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Joining servo leads

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Darran29/04/2017 20:31:27
236 forum posts
72 photos

Hi

I foolishly brought a Durafly BF110 kit, and I am trying to assemble it. I am sure for some of you out there this is a fairly simple assembly, but I have found it much more difficult than I expected.

I have been following a few build threads on here and another forum to try and assemble the model.

I have a couple of questions, the first is that in the tail there are two servos driving the rudders, but there is a third servo to drive the tail wheel which is in the fus. Normally the tail wheel would be connected to the rudder. This sounds stupid I know but does this mean I need to join all three servos together and connect to one receiver port.

Secondly, the servo wires for the rudder come together right on the joining point to the fus, I cannot use connectors here as there is no room, the only option I think I have is to splice an extension on to them.

Given that the two questions relate to the same circuit, is it a better option to create a harness to join the three servos together, especially as space in this model is tight.

Edited By Darran on 29/04/2017 20:31:52

Edited By Darran on 29/04/2017 20:32:17

Hamish29/04/2017 21:17:56
642 forum posts
47 photos

Are you sure you mean rudders? Suggest it could be split elevator.

The third servo would be to operate the rudder.

Each servo will connect to Rx in separate ports. (Advice from expert as elevator servos can be power from one port with a Y lead )

Edited By Hamish on 29/04/2017 21:20:40

Percy Verance29/04/2017 21:23:49
avatar
8109 forum posts
155 photos

Hamish, don't forget it's an Me110, which means there are two rudders. One on each end of the tailplane............

Darran29/04/2017 21:25:52
236 forum posts
72 photos

Posted by Hamish on 29/04/2017 21:17:56:

Are you sure you mean rudders? Suggest it could be split elevator.

The third servo would be to operate the rudder.

Each servo will connect to Rx in separate ports. (Advice from expert as elevator servos can be power from one port with a Y lead )

Edited By Hamish on 29/04/2017 21:20:40

Yes I mean rudders, the Bf110 has two of them.

The elevator is controlled from a seperate servo with a linkage that looks like a tuning fork.

ChrisB29/04/2017 21:27:07
1219 forum posts
34 photos

Y lead the rudders then mix the tail wheel channel in with the Y lead rudder channel.

Hamish29/04/2017 21:27:28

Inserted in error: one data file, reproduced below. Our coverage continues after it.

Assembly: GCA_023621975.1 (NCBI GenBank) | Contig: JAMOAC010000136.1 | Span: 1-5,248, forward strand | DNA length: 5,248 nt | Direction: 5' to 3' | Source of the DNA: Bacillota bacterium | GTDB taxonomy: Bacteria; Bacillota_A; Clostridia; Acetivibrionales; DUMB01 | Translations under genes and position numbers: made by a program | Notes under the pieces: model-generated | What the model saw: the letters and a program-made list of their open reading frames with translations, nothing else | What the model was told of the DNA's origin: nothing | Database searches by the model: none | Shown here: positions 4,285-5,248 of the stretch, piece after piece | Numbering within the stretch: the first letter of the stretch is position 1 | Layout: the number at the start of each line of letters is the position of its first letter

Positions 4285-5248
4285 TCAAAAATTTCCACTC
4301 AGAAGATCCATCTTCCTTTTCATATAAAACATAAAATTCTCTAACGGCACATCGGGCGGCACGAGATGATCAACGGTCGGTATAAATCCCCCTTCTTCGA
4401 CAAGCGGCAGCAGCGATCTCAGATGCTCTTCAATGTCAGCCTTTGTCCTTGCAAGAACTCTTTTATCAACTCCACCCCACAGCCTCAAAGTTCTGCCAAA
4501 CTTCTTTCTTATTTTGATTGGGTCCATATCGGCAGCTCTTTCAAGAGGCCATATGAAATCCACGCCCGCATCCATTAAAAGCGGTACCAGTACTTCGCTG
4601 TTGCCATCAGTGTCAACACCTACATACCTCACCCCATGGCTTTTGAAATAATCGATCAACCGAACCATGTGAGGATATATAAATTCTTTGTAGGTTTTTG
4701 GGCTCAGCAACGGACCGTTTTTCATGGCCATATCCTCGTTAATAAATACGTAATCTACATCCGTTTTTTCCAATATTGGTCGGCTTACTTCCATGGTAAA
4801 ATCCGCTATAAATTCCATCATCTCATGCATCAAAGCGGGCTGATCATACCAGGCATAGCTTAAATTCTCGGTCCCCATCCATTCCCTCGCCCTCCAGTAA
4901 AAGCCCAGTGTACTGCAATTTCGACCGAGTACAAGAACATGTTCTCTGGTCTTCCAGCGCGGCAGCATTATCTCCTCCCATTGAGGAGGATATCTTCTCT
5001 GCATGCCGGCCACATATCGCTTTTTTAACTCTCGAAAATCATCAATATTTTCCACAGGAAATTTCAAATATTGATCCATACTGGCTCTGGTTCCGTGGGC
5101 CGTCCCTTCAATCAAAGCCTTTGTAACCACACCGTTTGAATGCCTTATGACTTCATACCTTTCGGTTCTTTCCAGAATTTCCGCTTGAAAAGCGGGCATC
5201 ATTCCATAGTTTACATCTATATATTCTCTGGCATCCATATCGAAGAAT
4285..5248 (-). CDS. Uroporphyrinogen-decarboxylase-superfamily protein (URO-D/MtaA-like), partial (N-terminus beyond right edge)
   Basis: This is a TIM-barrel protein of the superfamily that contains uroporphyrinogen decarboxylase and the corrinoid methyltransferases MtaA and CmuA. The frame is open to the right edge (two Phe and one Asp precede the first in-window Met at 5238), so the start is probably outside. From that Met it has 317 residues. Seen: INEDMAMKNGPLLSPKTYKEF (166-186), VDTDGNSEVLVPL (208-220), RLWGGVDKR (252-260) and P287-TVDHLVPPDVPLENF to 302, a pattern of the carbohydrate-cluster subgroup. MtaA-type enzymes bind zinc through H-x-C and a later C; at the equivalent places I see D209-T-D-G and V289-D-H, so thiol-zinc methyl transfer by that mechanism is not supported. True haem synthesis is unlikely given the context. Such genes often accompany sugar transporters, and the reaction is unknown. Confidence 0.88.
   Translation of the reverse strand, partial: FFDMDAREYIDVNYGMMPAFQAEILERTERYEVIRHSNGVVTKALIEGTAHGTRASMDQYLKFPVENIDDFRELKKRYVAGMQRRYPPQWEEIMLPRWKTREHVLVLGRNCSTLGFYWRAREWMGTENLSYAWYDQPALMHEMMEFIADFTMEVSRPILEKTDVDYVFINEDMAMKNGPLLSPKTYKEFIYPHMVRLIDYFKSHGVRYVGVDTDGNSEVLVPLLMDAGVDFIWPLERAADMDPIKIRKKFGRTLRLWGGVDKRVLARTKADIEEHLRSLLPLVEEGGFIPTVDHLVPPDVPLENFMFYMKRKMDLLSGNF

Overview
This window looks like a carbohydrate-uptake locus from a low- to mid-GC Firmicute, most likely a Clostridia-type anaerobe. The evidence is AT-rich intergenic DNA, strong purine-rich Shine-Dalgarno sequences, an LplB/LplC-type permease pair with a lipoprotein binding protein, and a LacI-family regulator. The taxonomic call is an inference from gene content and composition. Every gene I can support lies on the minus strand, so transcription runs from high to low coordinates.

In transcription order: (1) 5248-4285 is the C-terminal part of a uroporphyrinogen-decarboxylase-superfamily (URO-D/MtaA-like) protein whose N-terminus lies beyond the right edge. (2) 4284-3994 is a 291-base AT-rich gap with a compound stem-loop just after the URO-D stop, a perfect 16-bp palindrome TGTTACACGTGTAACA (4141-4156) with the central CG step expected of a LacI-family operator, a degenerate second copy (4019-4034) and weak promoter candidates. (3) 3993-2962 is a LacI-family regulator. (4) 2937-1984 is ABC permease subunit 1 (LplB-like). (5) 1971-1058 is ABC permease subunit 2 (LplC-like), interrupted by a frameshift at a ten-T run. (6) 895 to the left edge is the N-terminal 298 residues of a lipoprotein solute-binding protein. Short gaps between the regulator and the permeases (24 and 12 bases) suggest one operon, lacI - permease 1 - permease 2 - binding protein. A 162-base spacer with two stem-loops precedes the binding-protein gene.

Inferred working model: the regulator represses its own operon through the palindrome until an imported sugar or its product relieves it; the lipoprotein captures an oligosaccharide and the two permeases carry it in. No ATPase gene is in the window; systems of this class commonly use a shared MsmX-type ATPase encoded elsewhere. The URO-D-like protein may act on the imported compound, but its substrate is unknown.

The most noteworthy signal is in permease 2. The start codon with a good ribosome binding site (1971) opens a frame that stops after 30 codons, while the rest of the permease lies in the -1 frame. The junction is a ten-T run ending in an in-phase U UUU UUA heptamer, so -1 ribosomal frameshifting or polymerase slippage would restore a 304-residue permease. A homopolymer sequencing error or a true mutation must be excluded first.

642 forum posts
47 photos

Thanks Percy as I could not find specific model. Same suggestion of a Y lead would still stand?

Darran29/04/2017 21:34:48
236 forum posts
72 photos

Thanks guys, that makes more sense.

What are your thoughts on splicing extensions on the servo leads to get round the tail joining obstruction.

Hamish29/04/2017 21:37:14
642 forum posts
47 photos

No problem splicing. Have you soldered before? 

Edit.  Would use heat shrink at joint.

Edited By Hamish on 29/04/2017 21:40:08

Tim A29/04/2017 22:38:55
215 forum posts
11 photos

The tailwheel servo is connected to the two rudder servos by a three way servo lead. W? lead? However on one flight with it after a nice take off & left turn in circuit it sailed on with no response! Found undamaged hanging on a fence by its props after glancing off the tree line - no damage everything seemed to work. Back in the pits found tailwheel no go. Left sitting with power on while checking over, smoke started to appear from rear of fuse. Turns out tailwheel servo had seized & shorted. Causing it to go into failsafe. So cut servo wiring to tailwheel, centred wheel and flew without.

Found takeoffs & landings were better without it, so unless you have a sealed runway (ours is v. short grass) I wouldn't bother with tailwheel control. Rudder control is good on takeoff & the tail lifts quickly anyway making tailwheel superfluous.

Darran29/04/2017 23:30:38
236 forum posts
72 photos

Maybe fixing the tail wheel is a viable option, on this model would certainly make the limited space problem easier. When fun is joined together then space and access to the tail wheel servo is very limited.

 

Edited By Darran on 29/04/2017 23:31:54

Edited By Darran on 29/04/2017 23:33:29

Jonathan M30/04/2017 08:45:23
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669 forum posts
275 photos

Or, rather than fix the tail-wheel, let it rotate freely within a limited arc? That way you'll have more rudder authority when taxiing.

Peter Miller30/04/2017 09:42:11
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10067 forum posts
1192 photos
10 articles

Tip for joining wires when making up leads.

Slide heat shrink up one wire on each joint (obvioius)

Make a groove in a piece of balsa the same size as the wire. Hold the two pieces of wire together in the groove with pins. Apply solder to the joint. The groove keeps the solder the same size as the wires and makes a neat joint/ Repeat for all three wires.

mightypeesh30/04/2017 10:15:38
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679 forum posts
892 photos

Top tip on the grooved balsa Peter, I will try that next time thumbs up Cheers, Simon

Tim A30/04/2017 11:48:53
215 forum posts
11 photos

The other thing to do with DF BF110 is throw the supplied props away and fit Master Airscrew 9X6 three blade props. The HK ones are hopelessly out of balance and will shake the motors off their mountings! They will fit the existing adaptors and spinners with only a little modification.

Simon Chaddock30/04/2017 16:47:54
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5416 forum posts
2831 photos

Splicing servo leads?

If you are a dedicated lightweight flyer you always splice them if only to save the weight of the connectors! In addition a good soldered joint is physically more reliable and with a lower electrical resistance than a connector.wink 2

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